Assets and the Actions they Enable – Ideas for Cross-chain UX

In a cross-chain world, we envision a future where assets float between different chains, where they can serve different functions and represent a range of different opportunities in different places. What could a seamless multi-chain UX look like? How might users discover the different opportunities a token represents on different chains?

Moving towards a cross-chain world, in which users can explore their opportunities across different chains naturally

Increasing Complexity
Multi-chain interactions on Polkadot today are mainly centered around transferring tokens, but they will only get combinatorially more complex going forward. Token A might be used as a governance token on chain A, but could also be used as a collateral on chain B. And maybe chain C tries something new and allows for token A to be used as a second governance token for its chain, but with only half the voting power. With more chains and tokens you can imagine an ever changing range of use cases and combinations.

There is a chain-opportunity matrix for any given token

Increasing Opportunities = Increasing Apps Discoverability
How are users supposed to know about the growing range of opportunities? Unless they follow projects regularly and allocate time to read through announcements and tutorials, they will not be aware if functionality was added to a token. So how can we design apps in a manner that focuses on assets and the actions they enable?

A start would be to have a kind of app explorer that lets users search for apps and filter by category or token used. It’d be also conceivable to connect a wallet and a “show me what I can do with my tokens” option.

Some kind of app explorer would be a natural step to showcase the breadth of multi-chain, multi-token apps

An approach for apps themselves would be to experiment with existing web2 UX conventions making use of pop-ups, tooltips and context menus. Those are established UI components that not only reveal action potential, but also send the user to other apps. These components could be much more aware of context.

We coded up some dummy cross-chain component concepts here.

Learning from mobile conventions, in which apps are opened within apps, sharing options are aware of a user’s favorite contacts, or their other devices, a cunning multi-chain experience could give users a range of interaction. By providing a range of options we actually increase the discoverability of apps across the network and evangelize network effects.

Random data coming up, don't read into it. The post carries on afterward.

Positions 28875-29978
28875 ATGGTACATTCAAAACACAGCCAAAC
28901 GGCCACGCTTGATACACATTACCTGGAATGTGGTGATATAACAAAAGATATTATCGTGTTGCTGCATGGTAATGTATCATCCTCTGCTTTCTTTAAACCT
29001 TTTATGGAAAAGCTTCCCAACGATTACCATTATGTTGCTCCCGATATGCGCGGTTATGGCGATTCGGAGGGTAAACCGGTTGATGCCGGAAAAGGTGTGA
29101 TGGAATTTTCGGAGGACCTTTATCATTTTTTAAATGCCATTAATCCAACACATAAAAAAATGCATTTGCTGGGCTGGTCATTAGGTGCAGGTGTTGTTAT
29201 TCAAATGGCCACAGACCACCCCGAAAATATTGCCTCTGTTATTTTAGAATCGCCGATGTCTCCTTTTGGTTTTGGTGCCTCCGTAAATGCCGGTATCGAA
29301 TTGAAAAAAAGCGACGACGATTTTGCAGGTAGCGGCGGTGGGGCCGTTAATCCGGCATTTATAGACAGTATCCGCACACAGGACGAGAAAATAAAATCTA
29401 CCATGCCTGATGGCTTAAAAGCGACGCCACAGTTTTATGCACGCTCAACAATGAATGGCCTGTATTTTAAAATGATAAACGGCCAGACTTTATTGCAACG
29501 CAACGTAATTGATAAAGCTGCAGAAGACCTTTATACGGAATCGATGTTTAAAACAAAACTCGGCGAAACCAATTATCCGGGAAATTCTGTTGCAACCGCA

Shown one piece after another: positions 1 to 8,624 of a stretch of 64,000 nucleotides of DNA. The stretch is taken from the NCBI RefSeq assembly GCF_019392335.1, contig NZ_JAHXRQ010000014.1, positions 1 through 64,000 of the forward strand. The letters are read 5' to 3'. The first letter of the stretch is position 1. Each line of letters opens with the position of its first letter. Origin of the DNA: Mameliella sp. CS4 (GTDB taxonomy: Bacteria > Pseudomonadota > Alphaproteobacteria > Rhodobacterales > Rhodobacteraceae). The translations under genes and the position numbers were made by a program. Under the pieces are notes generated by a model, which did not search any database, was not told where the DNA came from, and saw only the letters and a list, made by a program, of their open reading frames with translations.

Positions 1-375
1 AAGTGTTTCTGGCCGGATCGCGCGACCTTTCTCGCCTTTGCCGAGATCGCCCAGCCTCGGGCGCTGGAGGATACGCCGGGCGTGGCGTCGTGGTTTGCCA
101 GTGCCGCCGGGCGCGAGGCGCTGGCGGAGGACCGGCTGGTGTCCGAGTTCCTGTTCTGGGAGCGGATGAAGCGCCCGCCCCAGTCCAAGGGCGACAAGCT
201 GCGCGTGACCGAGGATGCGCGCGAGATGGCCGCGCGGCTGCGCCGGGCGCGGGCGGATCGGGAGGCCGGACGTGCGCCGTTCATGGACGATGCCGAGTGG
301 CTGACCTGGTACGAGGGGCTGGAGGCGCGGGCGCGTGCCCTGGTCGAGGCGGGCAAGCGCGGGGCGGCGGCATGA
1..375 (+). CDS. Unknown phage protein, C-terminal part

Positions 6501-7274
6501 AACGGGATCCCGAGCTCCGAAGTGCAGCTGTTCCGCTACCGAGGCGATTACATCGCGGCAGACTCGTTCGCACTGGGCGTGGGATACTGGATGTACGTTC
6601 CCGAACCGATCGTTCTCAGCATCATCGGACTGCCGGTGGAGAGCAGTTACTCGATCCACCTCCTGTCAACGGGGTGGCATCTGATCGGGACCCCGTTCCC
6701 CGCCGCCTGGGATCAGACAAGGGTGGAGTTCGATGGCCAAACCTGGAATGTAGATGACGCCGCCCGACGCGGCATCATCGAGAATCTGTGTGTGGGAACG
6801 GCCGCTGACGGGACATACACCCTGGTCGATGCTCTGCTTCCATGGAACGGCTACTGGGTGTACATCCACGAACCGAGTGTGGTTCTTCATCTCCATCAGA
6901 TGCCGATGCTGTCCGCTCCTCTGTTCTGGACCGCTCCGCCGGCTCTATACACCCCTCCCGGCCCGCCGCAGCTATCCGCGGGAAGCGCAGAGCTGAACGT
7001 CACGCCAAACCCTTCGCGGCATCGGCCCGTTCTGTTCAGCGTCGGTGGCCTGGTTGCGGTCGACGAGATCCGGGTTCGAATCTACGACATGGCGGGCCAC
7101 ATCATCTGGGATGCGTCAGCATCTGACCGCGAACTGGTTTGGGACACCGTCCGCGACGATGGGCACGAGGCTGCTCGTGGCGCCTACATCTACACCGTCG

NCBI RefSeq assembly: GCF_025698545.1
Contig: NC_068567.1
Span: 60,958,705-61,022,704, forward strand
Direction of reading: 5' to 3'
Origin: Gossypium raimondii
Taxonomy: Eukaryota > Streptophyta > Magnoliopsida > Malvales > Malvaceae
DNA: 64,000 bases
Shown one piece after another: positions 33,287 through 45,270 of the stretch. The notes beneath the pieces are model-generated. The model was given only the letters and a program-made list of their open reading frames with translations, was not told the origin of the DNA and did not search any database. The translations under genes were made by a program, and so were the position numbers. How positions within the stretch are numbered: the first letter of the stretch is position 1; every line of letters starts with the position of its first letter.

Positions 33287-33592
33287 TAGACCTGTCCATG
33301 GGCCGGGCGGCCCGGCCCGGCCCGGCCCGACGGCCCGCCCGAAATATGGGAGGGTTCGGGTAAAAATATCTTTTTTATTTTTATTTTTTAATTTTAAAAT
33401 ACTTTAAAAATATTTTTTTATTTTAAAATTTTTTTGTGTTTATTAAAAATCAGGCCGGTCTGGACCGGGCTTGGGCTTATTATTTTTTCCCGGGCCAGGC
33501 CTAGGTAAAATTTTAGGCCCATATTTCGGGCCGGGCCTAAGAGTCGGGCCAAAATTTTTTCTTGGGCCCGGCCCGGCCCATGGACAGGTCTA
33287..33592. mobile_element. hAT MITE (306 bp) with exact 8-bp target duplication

Eg: swap token to token derivative, lend token derivative, and delegate rewards in governance. Claim NFT in game, let it evolve as you progress in the game, and set it as a profile pic for a social dapp. All in one flow.

Using Network Effects
Just as hyperlinks were critical for the early internet, tokens can be used as means of discovering new services and apps. With more apps adopting such an approach, we will see network effects and most likely increased activity. These interactions can play a part in moving towards a world in which the user experience is centered around actions and opportunities across chains rather than interacting with one particular network at a time.


They should not know about the chains :stuck_out_tongue:. Unless they want to of course. I actually liked a lot of the text of this thread but found the images in conflict. The first one, for example, shouldn’t show that the user’s DOT is on “Asset Hub” (no “s”) and show a bunch of other chains to send it to or their transport mechanism. It should just say, “you have 150 DOT”.

The application should handle the routing of assets as if it were a backend. If a user says they want to do something with DOT on an app in Moonbeam, they shouldn’t have to think about “transferring to Moonbeam”; the application should recognize that the user has enough DOT, just not in the right place, and take care of getting it to the right place for the user.

As a general principle: Applications should be application-first and figure out the appropriate chains and methods to use the applications, not chain first and figure out how to present those chains to the user.


This would be a very welcomed feature. Currently, it would be impractical for Ledger users (who will find a lot of impracticalities in the ecosystem, to be fair) because many chains are not supported by the cold wallet, and the ones that are supported may not update in a timely manner.


Absolutely agree with the “apps, not chains” approach.

they shouldn’t have to think about “transferring to Moonbeam”; the application should recognize that the user has enough DOT, just not in the right place, and take care of getting it to the right place for the user.

Love this. That would be the next step of abstraction. I was more thinking along the lines of users that are not aware of the range of apps out there and letting them explore possibilities through assets. In a similar way in which apps have “share via a”, “share via b” and “share via c”, even if you don’t know those social networks.